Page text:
When their community is exploited, two female friends in a shearing team launch a right of reply that saves so much more than the town’s reputation.
Regional Australia is teeming with talented, innovative people and fascinating stories. A lot of these stories are tucked away in the far, far corners of remote Australia; on a station in Northern Queensland, in the back of a ute travelling across red dusty roads in Western Australia or tumbling across the vast dry plains of the outback. Through Rain Dance I aim to release these hidden stories in the Australian bush and introduce the charismatic, undiscovered storytellers.
Rain Dance is a trans-media series about two best friends in a shearing team, set in regional WA. It’s a hybrid experience whereby the storyline is fictional but many of the character roles will be played by locals who’ll bring their unique selves to the film. They will be coached through a range of intensive workshops, supported by the Rural Room Media Stringer Network, that will develop the participants for the film and will dually enable them to transfer their knowledge into their community after filming, so a genuine pathway can be implanted to support emerging regional story tellers into the future.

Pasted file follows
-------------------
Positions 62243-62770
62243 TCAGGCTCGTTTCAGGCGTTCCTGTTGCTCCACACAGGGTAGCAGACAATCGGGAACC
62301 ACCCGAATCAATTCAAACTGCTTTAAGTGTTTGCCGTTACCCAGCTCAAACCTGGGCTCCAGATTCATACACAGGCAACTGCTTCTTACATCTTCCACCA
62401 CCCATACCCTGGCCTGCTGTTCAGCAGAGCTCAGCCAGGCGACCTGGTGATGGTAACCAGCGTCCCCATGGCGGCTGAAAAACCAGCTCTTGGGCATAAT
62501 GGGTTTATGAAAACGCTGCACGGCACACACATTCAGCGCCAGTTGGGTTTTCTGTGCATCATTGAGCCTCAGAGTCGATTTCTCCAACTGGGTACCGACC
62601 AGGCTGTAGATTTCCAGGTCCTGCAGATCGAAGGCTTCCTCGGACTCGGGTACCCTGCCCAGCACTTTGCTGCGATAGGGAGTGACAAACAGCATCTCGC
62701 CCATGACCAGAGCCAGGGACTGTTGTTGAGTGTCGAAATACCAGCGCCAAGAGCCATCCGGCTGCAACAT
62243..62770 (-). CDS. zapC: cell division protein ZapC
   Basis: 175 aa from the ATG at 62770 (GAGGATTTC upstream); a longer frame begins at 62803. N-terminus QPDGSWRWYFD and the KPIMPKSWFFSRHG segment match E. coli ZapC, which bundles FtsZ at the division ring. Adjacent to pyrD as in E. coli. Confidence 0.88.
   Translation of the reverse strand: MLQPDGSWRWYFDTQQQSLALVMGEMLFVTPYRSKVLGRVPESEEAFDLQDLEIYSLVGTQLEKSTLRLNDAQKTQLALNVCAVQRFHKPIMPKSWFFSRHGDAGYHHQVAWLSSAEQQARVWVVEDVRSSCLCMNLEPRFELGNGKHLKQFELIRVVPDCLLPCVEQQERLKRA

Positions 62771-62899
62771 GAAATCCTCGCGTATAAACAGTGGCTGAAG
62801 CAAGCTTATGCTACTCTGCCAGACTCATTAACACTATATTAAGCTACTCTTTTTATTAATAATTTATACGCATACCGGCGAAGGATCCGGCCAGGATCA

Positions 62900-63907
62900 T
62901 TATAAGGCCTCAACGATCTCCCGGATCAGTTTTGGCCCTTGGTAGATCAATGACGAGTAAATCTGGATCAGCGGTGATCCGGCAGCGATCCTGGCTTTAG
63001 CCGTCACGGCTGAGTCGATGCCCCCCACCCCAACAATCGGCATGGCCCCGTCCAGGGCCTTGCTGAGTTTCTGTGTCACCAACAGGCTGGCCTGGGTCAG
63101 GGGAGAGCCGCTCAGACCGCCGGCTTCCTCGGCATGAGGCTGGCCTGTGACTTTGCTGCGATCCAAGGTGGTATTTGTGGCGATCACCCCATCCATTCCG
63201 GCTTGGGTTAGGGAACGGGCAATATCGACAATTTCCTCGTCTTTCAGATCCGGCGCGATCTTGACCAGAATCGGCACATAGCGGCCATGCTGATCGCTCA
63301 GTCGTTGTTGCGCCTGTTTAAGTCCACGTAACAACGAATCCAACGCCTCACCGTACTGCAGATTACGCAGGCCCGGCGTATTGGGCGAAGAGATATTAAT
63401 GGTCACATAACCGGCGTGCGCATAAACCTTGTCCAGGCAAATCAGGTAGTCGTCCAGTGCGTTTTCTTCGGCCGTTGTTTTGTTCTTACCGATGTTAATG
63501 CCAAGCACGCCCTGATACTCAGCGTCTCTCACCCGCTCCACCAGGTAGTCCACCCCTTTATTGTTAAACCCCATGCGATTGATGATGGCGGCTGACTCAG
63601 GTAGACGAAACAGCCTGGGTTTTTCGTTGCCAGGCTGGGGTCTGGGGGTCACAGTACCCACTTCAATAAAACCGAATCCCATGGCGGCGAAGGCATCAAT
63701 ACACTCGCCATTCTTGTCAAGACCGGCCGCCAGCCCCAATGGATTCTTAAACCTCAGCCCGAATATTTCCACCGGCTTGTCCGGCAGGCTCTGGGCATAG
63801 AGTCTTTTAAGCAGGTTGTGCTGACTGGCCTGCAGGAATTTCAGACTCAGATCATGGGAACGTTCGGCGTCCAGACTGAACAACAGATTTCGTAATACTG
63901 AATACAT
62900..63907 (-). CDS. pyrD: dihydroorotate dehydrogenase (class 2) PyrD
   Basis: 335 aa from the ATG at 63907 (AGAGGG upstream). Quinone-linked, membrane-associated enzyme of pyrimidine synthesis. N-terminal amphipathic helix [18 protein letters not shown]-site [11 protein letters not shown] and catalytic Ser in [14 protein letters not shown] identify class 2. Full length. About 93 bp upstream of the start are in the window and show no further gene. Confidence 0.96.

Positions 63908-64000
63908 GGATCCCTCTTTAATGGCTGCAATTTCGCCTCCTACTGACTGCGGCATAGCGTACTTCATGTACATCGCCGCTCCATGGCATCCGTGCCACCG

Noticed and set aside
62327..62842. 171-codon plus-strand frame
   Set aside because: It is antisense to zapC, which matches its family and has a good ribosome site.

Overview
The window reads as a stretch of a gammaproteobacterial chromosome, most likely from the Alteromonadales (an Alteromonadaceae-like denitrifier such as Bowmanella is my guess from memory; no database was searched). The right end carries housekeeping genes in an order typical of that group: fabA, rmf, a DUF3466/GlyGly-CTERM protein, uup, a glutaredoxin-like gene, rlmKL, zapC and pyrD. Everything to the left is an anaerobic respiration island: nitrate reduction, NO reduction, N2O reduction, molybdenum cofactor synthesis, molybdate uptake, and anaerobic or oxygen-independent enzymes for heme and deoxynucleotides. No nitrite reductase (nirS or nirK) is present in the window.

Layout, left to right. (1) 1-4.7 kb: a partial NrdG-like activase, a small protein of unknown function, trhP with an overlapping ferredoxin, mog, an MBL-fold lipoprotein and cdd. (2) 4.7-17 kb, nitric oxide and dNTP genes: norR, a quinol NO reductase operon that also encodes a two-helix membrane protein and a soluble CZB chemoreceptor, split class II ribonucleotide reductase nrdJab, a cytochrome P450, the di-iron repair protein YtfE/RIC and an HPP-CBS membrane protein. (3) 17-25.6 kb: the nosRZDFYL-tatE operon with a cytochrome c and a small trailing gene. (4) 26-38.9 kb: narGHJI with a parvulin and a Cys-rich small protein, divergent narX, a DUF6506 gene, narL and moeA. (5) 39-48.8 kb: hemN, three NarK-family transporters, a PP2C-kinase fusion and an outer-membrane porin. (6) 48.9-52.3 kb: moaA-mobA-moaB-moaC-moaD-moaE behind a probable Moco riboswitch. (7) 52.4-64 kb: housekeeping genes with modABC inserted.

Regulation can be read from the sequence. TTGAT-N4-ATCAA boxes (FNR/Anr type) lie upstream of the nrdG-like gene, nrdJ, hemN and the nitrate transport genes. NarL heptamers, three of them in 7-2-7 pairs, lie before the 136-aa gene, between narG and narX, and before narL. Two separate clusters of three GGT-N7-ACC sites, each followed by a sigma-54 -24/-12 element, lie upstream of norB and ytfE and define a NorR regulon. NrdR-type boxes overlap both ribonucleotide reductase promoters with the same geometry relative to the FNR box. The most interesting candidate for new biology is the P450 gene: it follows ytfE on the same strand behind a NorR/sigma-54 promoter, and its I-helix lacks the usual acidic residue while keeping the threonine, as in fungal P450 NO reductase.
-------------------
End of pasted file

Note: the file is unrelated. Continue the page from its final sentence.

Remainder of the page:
It’s a story of self-belief and the power of female friendship, in an environment of grit and grunt, where dirt gets under your fingernails and sheep shit gets in your hair. Rain Dance explores the ideas of hope, resilience, connection to land, natural instinct, season and the cyclical nature of life where the beauty in death is just as sacred as the abundance of growth, such as produce when it ripens and comes into its own. The series interrogates self-doubt, and what it takes to trust your gut when your approach is unorthodox or out of the box. It challenges commonly held ideas about the bush being backwards by converging city and country worlds through shared, contemporary issues. It presents modern day bush feminine figures as vibrant, vivacious characters who are highly visible, adventurous and entrepreneurial. Rain Dance considers what it means to be a woman in regional Australia in a time where the seeds of female voices are finally being cultivated so they can germinate and flourish after years of lying dormant.